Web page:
The Inevitable Career Search, Part 2
My last blog just scratched the surface of the many career options available to graduate students in the department of Medical Biophysics (or most graduate departments for that matter). So I'm going to discuss with you three more options today. Someone mentioned they'd be interested in hearing what a radiation physicist does, so I'll try my best to answer that question.
Medical Radiation Physicist (Radiation Oncology Physics)
These advanced degree holders (typically a Ph.D. in medical physics) work in the hospital setting. Medical Radiation Physicists are involved in all aspects of radiation therapy. Their day to day responsibilities include ensuring that radiation emitting devices within the hospital are functioning properly, monitoring emissions and recommending safe dosages and treatment parameters. Radiation Physicists verify that the hospital is following established guidelines for the use of radiation. This career will expose individuals to radiation equipment design and enable them to research particular medical devices in order to make policy recommendations based on the findings.
Becoming a Radiation Physicist unfortunately requires more training. The program lasts 2 years and includes both a classroom portion (typically in the first year) and a clinical rotation portion (typically in the second year). Does this sound interesting? Here are some links to get you started.
Technology Transfer (Business Development)
Technology transfer professionals work at the hub between academia, private industry and law. They generally work either for large corporations or academic institutions. Backgrounds are diverse but they typically hold at least 1 advanced degree in the life sciences if not an MBA. Day to day activities can include market research to assess the potential of a new technology coming out of the lab, researching the existing patent landscape to determine if the invention is patentable or meeting with businesses, lawyers and researchers to help negotiate licenses or purchases. This career requires knowledge of law (particularly IP and contract), business (market research, business plans) and science. Nearby technology transfer offices include the UHN TTO at the MaRs centre (http://bit.ly/cyUrEz), Ryerson Office of Research Services (http://bit.ly/b5PPsv), McMaster Industry Liaison office (http://bit.ly/aCty7E) and MaRs Innovation (http://bit.ly/cY463W). Sound like this is up your alley? Check out these other links!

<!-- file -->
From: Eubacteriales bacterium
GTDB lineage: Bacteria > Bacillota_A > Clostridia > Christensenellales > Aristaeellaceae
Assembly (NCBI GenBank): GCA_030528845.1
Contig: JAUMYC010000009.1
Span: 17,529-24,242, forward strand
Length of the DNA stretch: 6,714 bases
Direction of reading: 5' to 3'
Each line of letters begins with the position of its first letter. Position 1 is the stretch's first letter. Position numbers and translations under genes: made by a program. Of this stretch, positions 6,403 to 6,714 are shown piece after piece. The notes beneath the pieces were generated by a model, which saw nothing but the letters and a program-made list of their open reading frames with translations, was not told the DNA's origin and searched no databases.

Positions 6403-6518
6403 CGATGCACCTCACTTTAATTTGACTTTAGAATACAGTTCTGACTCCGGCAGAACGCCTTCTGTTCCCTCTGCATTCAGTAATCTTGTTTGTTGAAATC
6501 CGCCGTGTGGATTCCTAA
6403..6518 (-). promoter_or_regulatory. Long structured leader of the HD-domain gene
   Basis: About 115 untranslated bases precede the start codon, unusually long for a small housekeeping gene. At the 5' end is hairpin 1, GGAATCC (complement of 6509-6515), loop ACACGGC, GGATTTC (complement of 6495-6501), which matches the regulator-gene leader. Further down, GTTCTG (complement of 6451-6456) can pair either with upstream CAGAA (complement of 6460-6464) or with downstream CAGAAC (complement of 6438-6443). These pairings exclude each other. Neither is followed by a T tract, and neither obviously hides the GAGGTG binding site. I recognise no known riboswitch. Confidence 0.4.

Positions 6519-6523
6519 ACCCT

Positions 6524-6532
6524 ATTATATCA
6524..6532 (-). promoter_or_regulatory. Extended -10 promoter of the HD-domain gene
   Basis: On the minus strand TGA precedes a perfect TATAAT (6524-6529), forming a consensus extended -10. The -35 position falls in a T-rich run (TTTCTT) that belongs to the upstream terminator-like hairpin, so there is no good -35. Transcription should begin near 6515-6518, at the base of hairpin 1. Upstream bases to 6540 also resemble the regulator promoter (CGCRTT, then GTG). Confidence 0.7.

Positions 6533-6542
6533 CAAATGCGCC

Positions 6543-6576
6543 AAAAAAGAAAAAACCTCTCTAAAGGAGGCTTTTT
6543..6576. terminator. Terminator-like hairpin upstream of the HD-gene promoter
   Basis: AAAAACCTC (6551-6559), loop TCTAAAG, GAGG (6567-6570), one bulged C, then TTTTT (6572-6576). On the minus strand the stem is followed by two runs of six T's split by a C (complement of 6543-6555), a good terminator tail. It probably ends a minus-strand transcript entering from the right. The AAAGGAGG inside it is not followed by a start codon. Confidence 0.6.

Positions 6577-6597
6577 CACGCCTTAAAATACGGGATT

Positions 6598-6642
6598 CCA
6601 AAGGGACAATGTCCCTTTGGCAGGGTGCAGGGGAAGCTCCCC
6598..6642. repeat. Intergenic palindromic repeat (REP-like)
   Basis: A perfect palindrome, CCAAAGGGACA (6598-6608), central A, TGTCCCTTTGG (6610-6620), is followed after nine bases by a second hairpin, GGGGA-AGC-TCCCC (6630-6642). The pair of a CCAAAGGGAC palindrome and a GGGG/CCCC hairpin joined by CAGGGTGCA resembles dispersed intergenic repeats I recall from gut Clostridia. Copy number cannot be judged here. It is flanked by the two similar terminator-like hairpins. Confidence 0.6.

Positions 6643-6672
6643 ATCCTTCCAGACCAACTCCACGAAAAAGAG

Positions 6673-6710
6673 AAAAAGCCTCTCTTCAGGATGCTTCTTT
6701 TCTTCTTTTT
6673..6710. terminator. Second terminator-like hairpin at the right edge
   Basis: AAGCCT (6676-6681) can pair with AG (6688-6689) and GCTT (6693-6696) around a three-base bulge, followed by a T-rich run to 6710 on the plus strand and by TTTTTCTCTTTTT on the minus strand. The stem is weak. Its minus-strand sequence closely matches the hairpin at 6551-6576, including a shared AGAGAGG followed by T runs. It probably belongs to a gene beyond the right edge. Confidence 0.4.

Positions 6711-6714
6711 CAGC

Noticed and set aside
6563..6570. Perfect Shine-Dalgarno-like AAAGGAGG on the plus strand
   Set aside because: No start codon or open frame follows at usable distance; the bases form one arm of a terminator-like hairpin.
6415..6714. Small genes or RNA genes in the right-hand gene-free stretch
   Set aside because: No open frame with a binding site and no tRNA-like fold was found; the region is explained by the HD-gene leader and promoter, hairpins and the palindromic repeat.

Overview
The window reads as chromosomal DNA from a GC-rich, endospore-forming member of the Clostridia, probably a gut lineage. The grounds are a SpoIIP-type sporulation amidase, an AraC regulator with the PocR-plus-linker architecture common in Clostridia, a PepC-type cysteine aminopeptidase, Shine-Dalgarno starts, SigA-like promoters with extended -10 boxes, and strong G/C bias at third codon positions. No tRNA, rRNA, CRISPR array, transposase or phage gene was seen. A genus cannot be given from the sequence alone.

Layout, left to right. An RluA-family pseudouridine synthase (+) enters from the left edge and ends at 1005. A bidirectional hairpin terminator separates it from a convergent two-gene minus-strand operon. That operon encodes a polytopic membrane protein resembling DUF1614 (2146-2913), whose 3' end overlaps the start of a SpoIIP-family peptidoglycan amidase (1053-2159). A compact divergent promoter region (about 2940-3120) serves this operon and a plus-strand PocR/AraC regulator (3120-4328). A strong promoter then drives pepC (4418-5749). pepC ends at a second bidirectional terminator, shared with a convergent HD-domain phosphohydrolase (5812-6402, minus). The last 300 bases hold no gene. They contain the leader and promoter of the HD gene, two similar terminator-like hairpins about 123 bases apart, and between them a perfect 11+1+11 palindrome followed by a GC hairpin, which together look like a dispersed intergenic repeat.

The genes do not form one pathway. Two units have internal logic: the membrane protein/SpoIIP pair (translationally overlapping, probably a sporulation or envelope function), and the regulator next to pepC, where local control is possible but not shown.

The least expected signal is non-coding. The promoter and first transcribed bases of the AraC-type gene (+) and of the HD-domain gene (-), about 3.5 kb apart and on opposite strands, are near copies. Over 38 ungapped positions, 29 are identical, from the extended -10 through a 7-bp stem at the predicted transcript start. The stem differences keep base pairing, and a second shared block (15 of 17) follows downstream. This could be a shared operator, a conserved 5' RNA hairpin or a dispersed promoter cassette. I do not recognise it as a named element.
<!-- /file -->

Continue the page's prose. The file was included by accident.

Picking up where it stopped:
Technology transfer professional talking about his career path http://bit.ly/d0TsgB Tech transfer professional giving an overview of their daily activities http://bit.ly/9PWgVv Tech transfer article http://bit.ly/crCE4m
Securities (stocks/bonds) Analyst
Have you ever invested any of your own money? Are you interested in the stock market and in particular the technology sector? Being a securities analyst might be for you. People with a technical life science or physics background are in demand because they have a better understanding of the products that certain companies (ex. medical device, biotechnology) offer and already have strong quantitative skills. The main function of an analyst is to determine the intrinsic "worth" of a company by evaluating their product pipeline. They also stay updated on industry trends and regulations. With this information in hand the analyst will issue a statement to inform investors whether they should buy, sell or hold the security in question. Successful analysts may go on to obtain a CFA designation (chartered financial analyst), a rigorous exam.
Sound interesting? These links should get you started:
Well that's it for this installment, I hope you found this information useful! As before if you have any particular career paths in mind for me to research, drop us a line or just leave a comment. There are ton of alternatives out there and I'm here to help you discover them!